LUTEFISK LAMENT

‘Twas the day before Christmas, with things all a bustle.

As Mama got set for the Christmas Eve tussle.

Aunts, uncles, and Cousins would soon be arriving,

With stomachs all ready for Christmas Eve dining.

While I sat alone with a feeling of dread,

As visions of lutefisk danced in my head.

The thought of the smell made my eyeballs start burning.

The thought of the taste set my stomach to churning.

For I’m one of those who good Swedes rebuff,

A Scandahoovian boy who can’t stand the stuff.

Each year, however, I played at the game,

To spare Mama and Papa the undying shame.

I must bear up bravely. I can’t take the risk,

Of relatives knowing I hate lutefisk.

Then out in the yard I heard such a clatter.

I jumped up to see what was the matter.

There in the snow, all in a jumble,

Three of my uncles had taken a tumble.

From out in the kitchen an odor came stealing,

That fairly set all of my senses to reeling.

The smell of the lutefisk crept down the hall,

And wilted a plant in a pot on the wall.

Uncles Oscar and Lars said “Oh, that smells yummy,”

And Kermit’s eyes glittered while he patted his tummy.

Mama announced dinner by ringing a bell.

They rushed to the table with a whoop and a yell.

I lifted my eyes to heaven and sighed,

And a rose on the wallpaper withered and died.

Then Mama came proudly with a bowl on a trivet.

You would have thought the crown jewels were in it.

She set it down gently and then took her seat.

And Papa said grace before we could eat.

It seemed to me, in my whirling head,

The shortest of prayers he ever had said.

Then Mama raised the cover on that steaming dish,

And I had to face the quivering fish.

The plates were passed for Papa to fill,

While I waited in agony, twixt fever and chill.

He dipped in the spoon and held it up high,

As it oozed to plates, I thought I would die.

Then it came to my plate, and to my fevered brain.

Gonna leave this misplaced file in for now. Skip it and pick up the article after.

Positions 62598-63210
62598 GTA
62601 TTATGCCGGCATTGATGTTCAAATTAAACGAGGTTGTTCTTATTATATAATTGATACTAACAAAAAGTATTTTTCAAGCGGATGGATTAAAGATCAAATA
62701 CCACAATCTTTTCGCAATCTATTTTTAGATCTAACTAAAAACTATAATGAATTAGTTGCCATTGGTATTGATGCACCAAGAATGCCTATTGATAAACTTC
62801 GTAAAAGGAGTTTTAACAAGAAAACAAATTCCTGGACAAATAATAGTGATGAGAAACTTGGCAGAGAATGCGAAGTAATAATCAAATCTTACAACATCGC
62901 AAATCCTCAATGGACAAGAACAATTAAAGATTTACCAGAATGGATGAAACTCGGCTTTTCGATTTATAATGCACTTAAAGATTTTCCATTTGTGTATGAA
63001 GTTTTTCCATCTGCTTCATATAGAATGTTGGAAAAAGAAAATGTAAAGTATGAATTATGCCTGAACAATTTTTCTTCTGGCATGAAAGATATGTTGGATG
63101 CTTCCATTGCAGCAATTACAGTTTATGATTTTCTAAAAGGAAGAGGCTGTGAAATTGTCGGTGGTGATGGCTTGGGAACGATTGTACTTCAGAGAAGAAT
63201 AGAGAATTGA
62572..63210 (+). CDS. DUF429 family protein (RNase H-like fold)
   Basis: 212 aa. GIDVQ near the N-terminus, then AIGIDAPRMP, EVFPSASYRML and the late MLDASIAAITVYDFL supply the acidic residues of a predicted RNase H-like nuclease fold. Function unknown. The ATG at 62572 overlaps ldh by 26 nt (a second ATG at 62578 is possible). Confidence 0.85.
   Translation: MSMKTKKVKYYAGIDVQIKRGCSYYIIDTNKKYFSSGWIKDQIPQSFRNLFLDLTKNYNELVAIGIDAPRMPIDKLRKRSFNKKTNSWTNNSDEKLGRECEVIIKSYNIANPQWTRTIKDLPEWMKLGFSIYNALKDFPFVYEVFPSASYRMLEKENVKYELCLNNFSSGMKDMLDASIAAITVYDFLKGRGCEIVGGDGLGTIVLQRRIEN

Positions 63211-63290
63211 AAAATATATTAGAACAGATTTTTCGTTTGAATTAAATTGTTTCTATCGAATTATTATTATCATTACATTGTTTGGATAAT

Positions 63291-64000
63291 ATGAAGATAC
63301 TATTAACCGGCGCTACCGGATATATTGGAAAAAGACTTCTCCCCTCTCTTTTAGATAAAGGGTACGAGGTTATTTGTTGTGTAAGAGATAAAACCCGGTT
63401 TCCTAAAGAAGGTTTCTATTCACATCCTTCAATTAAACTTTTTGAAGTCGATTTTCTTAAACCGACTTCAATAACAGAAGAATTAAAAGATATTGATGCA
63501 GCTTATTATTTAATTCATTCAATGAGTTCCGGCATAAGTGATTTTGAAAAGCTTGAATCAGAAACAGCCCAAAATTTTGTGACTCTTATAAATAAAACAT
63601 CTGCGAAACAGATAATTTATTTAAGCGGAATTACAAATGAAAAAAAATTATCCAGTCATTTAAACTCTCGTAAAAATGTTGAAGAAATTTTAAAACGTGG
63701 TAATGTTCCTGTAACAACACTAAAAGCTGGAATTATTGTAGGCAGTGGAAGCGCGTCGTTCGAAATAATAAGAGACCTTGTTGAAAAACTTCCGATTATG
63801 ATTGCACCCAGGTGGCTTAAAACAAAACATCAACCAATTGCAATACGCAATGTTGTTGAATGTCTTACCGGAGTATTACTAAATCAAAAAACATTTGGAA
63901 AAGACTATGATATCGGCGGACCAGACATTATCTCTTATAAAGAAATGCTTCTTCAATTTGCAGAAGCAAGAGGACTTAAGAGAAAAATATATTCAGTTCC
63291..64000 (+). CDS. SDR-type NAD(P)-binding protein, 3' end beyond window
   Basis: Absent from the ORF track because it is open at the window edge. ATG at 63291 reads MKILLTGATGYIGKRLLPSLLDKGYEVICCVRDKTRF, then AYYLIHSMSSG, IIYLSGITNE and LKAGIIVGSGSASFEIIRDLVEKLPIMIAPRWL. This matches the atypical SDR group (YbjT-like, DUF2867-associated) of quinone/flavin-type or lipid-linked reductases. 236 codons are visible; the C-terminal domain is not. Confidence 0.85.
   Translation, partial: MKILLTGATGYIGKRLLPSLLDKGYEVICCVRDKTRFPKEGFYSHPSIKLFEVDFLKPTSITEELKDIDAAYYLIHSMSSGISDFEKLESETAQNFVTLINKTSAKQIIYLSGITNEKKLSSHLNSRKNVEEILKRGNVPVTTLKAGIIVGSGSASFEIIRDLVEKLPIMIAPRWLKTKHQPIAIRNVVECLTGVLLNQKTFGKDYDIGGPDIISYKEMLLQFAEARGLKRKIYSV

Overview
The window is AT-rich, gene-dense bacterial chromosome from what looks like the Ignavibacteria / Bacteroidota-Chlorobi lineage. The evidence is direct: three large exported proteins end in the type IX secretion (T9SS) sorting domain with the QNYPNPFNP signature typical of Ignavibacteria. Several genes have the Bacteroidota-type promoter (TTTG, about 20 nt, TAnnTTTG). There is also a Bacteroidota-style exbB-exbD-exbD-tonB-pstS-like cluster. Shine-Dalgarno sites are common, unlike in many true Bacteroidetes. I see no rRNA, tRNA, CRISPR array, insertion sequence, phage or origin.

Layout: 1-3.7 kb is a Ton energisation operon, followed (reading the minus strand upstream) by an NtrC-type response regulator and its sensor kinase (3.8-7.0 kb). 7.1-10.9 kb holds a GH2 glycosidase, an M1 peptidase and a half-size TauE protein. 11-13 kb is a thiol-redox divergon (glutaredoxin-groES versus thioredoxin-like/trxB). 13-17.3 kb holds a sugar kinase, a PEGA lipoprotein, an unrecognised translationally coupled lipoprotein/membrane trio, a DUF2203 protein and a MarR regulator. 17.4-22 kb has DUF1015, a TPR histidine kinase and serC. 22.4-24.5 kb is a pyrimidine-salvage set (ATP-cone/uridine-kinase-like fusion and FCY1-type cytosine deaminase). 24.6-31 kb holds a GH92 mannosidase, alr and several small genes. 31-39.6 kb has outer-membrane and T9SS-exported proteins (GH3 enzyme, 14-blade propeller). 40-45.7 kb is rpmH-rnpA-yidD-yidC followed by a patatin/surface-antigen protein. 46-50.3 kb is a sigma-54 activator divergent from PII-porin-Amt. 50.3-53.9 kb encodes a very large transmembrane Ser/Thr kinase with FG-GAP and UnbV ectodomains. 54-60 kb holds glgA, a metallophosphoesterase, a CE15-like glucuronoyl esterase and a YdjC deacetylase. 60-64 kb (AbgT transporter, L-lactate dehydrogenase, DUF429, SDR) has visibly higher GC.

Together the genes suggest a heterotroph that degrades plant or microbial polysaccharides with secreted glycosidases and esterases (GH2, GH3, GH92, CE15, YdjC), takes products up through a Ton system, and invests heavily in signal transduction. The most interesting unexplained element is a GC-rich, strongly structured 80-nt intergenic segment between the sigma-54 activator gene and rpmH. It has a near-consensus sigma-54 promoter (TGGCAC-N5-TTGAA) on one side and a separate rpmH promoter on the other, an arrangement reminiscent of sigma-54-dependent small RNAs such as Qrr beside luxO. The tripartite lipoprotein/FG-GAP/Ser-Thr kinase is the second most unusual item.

There seemed enough lutefisk to derail a train.

It looked like a mountain of congealing glue,

Yet oddly transparent and discolored in hue.

With butter and cream sauce I tried to conceal it,

I salted and peppered, but the smell would reveal it.

I drummed up my courage, tried to be bold,

Mama reminds me, “Eat before it gets cold.”

Deciding to face it, “Uffda,” I sighed.

“Uffda, indeed,” my stomach replied.

Then summoning the courage for which we are known,

My hand took the fork as with a mind of its own.

And with reckless abandon the lutefisk I ate,

Within 20 seconds, I’d cleaned up my plate.

Uncle Kermit flashed me an ear-to-ear grin,

As butter and cream sauce dripped from his chin.

Then to my great shock, he spoke in my ear,

“I’m sure glad that’s over for another year.”

It was then that I learned a great wonderful truth,

That Swedes and Norwegians from old men to youth,

Must each pay their dues to have the great joy,

Of being known as a good Scandahoovian boy,

And so to tell you all, as you face the great test,

“Happy Christmas to you, and to you all my best.”

Light in darkness

This time of year, I’m leaving work just about the same time the last light is failing. This is the pattern we live with in Minnesota, the pattern I grew up with. It’s woven in my DNA. This isn’t usually the coldest time of year (certainly not this year—the temperature is peaking around freezing, and we’re still snowless, though there are rumors of maybe a few flakes by Christmas). But it’s the time when the nights are longest. The time when the sun rations out tiny bowls of thin light-gruel to the orphans, and there’s little point in asking for more.

And that’s one reason I love Christmas. Because Christmas is the time when we defy that darkness. We burn up fuel that could be hoarded, feast on food that could be cached, and sing loudly that we believe in Light, and Light is coming back.

Sure, most of our customs have heathen origins. So what? I don’t care about the religion of the first man to trim a Yule tree any more than I care about the religion of the guy who built my house. If it’s a good house that keeps me warm in the winter and provides a place for me to gather with my family, that’s plenty for me.